Simplified Kubernetes Cluster

To describe the setup and the behavior of a cluster in certain situations, you have to create .yaml files for everything that should be part of the cluster.
If you have a lot of different applications running in your cluster and you need to use the real-time deployment names to publish your cluster, the file handling can be very difficult.
Due to this, we decided to use Helm. With Helm, you can use one file for all of your application-specific configurations that can affect all or some of your Deployments.

Bringing It Together

Since we wanted to deploy a complete email server setup, we needed to create deployments for MUM itself, for Postfix and Dovecot – and for the database powered by MariaDB to unify the user data of all Services.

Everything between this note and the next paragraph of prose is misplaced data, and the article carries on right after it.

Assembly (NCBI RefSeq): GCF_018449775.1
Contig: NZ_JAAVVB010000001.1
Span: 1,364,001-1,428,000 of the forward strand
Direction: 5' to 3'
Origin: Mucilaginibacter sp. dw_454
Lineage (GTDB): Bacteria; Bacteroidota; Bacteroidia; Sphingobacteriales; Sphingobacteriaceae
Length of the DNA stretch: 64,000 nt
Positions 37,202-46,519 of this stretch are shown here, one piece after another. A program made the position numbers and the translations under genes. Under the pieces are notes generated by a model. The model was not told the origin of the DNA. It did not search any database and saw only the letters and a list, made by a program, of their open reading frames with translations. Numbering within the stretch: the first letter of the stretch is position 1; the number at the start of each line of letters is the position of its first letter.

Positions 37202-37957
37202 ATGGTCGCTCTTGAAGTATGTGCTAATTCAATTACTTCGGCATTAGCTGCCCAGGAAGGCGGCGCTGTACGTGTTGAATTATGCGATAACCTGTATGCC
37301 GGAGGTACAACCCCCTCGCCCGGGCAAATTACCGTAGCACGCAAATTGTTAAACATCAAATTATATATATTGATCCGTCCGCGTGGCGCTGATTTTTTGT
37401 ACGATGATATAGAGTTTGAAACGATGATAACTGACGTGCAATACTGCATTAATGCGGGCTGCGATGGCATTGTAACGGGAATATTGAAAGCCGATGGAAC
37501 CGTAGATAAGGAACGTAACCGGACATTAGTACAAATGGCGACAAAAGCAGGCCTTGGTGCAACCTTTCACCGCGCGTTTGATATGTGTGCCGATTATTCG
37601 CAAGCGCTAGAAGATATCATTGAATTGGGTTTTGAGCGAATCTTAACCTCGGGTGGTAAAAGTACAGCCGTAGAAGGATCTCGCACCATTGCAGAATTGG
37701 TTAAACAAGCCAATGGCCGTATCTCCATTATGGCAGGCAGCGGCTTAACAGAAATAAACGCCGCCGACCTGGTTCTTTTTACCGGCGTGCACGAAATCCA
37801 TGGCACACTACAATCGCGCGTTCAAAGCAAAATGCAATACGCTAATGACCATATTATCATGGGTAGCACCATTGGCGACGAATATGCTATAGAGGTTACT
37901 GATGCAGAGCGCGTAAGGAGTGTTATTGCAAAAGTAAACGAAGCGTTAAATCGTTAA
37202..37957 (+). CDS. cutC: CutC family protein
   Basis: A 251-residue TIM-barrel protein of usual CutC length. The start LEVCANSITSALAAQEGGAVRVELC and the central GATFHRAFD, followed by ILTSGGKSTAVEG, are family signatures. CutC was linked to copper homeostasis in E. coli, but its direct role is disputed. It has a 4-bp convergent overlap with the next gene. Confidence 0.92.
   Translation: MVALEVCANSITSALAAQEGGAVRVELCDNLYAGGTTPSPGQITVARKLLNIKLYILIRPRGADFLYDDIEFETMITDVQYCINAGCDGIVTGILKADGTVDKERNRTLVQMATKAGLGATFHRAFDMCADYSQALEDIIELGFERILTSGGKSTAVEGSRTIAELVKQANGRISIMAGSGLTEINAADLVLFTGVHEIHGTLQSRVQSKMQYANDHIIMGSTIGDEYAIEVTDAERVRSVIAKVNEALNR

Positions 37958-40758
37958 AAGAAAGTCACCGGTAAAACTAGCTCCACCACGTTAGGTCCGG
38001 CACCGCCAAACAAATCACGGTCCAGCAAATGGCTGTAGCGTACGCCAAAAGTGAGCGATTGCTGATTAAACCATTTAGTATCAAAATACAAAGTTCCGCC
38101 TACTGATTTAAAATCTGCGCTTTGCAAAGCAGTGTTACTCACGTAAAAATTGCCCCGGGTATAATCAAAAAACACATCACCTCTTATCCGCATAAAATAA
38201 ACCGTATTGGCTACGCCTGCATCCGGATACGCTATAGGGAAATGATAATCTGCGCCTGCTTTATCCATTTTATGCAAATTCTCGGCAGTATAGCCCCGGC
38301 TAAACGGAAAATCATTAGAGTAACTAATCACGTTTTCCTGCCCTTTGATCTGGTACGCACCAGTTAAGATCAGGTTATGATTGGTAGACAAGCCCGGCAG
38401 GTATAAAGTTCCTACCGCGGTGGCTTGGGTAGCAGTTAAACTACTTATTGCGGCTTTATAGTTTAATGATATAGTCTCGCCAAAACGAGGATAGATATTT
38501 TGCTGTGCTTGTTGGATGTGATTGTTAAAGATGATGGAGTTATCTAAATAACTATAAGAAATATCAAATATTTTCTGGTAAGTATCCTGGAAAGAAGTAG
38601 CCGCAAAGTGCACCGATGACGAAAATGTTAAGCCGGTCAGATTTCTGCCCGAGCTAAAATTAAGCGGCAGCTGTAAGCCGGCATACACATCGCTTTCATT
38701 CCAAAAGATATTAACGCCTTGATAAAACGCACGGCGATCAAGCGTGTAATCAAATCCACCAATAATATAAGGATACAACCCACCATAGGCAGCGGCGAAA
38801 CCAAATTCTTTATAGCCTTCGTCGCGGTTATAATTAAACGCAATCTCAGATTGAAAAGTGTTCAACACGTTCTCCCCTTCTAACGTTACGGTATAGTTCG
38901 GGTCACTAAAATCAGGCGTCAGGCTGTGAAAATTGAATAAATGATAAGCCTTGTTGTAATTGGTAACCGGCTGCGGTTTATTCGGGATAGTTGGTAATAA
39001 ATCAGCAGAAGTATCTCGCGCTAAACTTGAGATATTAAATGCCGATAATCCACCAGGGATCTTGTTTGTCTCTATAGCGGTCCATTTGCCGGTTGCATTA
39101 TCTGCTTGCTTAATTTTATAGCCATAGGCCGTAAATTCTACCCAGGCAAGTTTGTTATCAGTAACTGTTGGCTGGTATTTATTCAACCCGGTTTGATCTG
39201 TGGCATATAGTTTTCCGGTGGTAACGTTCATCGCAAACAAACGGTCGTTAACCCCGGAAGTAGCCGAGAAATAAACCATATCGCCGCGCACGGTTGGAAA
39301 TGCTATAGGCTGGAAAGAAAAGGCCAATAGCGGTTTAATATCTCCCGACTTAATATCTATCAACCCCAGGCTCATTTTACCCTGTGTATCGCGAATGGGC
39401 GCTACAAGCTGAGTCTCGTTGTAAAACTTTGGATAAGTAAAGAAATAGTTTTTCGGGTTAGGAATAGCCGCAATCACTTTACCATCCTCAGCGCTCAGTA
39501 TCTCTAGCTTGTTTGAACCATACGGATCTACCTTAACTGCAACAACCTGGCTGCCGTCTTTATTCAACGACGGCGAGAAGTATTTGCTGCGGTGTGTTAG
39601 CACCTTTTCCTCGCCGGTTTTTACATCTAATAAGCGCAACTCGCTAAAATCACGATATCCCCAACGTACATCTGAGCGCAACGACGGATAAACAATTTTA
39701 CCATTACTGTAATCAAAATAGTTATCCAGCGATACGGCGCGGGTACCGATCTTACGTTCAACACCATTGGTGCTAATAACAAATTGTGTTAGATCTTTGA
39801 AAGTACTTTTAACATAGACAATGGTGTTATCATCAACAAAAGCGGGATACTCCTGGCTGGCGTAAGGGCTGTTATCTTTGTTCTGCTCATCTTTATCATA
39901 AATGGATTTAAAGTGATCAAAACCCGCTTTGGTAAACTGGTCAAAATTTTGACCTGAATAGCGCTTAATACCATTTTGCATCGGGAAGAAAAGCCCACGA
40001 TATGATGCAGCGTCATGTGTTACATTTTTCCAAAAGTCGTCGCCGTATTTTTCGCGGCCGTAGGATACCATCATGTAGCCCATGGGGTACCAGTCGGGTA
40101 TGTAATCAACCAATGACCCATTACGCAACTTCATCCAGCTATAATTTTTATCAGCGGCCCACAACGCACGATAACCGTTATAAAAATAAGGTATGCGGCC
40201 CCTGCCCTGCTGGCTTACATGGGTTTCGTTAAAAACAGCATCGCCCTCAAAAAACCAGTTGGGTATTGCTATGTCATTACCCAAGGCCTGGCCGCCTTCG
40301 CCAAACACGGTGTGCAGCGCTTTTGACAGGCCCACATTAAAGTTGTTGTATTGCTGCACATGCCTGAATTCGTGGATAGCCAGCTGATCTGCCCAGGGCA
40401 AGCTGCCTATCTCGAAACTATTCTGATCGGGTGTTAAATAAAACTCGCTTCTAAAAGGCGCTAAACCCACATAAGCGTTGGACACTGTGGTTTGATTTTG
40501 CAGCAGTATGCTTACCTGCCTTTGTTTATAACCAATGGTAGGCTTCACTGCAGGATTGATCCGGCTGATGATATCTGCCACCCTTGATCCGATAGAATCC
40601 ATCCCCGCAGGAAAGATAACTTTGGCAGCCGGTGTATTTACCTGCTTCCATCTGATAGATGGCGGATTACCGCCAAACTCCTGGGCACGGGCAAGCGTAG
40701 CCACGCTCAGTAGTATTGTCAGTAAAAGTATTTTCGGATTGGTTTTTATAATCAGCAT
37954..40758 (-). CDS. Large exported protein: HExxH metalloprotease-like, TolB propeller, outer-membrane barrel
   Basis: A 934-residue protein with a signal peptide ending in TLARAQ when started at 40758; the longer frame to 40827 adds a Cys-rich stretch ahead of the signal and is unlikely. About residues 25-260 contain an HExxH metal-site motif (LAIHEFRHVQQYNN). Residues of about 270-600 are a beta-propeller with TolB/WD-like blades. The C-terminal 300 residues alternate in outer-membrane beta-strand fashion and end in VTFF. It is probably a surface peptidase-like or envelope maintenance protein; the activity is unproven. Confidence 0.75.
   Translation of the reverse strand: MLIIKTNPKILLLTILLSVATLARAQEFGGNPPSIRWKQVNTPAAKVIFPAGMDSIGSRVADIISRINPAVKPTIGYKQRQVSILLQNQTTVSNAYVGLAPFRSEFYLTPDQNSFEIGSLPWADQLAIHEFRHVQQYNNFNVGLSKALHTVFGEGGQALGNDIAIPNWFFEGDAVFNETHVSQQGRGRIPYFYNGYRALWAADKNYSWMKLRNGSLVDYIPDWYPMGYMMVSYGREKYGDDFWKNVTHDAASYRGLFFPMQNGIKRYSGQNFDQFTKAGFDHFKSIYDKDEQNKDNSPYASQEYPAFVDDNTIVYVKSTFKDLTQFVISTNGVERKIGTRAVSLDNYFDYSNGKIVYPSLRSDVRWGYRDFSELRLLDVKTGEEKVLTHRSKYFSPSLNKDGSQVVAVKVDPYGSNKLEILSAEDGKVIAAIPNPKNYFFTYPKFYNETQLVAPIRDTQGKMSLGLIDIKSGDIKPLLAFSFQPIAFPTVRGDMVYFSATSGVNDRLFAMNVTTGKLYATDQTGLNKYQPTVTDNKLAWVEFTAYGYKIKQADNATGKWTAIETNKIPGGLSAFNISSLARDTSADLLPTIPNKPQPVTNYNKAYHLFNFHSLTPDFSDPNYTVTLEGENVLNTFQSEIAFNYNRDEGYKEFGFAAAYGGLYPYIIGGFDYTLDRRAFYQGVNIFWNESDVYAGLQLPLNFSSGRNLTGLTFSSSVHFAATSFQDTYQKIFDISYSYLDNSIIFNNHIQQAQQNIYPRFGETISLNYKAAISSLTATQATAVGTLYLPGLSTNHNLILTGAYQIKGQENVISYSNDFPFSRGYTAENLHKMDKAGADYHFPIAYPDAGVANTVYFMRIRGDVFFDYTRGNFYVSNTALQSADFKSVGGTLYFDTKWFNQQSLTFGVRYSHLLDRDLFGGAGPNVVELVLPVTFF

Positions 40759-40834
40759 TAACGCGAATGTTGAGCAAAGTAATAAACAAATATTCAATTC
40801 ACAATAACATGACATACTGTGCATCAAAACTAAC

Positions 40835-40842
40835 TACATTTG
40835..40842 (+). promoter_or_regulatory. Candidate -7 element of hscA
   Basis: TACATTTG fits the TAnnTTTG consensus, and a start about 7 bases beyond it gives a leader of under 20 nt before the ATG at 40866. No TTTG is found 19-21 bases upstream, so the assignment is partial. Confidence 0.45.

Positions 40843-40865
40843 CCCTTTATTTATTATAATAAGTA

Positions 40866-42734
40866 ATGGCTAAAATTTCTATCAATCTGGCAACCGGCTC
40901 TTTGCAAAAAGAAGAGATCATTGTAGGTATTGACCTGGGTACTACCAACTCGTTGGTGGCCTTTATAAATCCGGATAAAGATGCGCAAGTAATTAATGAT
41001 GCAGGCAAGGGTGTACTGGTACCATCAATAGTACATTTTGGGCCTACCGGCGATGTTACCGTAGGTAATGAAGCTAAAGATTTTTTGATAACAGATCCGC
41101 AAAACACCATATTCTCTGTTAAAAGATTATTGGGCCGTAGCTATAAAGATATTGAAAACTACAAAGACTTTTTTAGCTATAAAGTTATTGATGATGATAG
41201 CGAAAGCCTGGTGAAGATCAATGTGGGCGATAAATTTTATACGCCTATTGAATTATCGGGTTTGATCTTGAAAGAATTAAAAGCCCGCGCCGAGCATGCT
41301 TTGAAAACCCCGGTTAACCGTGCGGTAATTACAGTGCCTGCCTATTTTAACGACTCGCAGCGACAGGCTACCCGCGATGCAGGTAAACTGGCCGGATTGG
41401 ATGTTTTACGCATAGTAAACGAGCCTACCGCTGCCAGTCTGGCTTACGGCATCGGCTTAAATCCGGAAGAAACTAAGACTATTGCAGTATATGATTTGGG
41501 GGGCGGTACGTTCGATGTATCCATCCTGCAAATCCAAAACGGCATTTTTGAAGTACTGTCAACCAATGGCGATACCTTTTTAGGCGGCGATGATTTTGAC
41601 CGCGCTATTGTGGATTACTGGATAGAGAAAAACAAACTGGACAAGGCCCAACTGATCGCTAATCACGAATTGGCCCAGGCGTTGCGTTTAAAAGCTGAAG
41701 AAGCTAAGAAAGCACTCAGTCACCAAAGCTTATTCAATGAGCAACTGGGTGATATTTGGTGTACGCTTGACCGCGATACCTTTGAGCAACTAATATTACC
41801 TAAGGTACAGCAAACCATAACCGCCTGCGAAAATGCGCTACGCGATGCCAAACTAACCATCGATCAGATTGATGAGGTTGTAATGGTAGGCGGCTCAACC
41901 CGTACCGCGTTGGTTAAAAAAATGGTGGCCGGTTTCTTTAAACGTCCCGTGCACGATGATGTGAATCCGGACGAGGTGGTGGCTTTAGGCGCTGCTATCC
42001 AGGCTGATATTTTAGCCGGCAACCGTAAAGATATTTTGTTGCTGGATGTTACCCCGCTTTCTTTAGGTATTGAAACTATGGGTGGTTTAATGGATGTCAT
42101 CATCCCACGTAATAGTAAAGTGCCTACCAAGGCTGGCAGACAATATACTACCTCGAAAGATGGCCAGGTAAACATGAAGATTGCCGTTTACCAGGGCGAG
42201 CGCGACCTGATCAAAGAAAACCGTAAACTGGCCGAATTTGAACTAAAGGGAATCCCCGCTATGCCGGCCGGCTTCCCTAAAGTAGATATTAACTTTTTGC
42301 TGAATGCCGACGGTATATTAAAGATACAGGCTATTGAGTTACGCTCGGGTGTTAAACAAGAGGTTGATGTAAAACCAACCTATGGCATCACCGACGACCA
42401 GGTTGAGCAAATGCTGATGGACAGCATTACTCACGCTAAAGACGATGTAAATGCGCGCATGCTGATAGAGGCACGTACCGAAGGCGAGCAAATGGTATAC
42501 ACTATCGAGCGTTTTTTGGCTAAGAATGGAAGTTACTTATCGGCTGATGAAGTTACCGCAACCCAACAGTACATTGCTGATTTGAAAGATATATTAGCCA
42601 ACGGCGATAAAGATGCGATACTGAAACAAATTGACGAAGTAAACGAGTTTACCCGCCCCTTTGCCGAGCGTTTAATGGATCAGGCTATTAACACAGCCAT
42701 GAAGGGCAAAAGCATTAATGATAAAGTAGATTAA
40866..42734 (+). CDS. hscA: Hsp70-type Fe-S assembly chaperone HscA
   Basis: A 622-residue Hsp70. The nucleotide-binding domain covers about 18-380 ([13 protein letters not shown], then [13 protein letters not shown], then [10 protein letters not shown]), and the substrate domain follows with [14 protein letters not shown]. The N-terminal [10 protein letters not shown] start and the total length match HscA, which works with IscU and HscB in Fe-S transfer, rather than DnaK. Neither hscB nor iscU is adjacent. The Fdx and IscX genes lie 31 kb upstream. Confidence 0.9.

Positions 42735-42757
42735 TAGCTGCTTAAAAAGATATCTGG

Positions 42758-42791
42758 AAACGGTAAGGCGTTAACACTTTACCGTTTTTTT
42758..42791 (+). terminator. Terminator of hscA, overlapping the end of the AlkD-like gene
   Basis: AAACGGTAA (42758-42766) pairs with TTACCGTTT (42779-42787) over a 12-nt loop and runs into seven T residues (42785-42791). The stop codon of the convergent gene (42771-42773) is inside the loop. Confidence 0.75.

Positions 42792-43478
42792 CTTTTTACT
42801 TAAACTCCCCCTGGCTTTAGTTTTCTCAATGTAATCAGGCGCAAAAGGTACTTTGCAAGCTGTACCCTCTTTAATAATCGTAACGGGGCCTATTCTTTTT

For every one of these components, we created Helm charts to make the deployment easier. Since we use Helm charts, we get versioning of our deployments for free, thus we can roll back a version easily if a problem occurs.

MUM setup in Kubernetes Cluster (simplified)

The diagram above shows a simplified version of our MUM cluster.
As you can see, multiple ports for multiple protocols need to be opened from the outside. The cluster has to be able to speak HTTPS on port 443, SMTP on port 25 and IMAP on port 143. Any connection to one of these ports needs to be routed to the matching Kubernetes Service.
These Services are single-entry points for our deployed Pods, since they could theoretically be scaled to multiple instances. For HTTP connections, we can use an Ingress object or a load balancer of the cloud provider. TLS termination can be done there, so no need for extra configuration in the MUM Deployment. For SMTP and IMAP connections that’s a little bit different, but we will go into detail on that later. Cluster-internal communication is pretty forward since all Pods and Services are in the same network.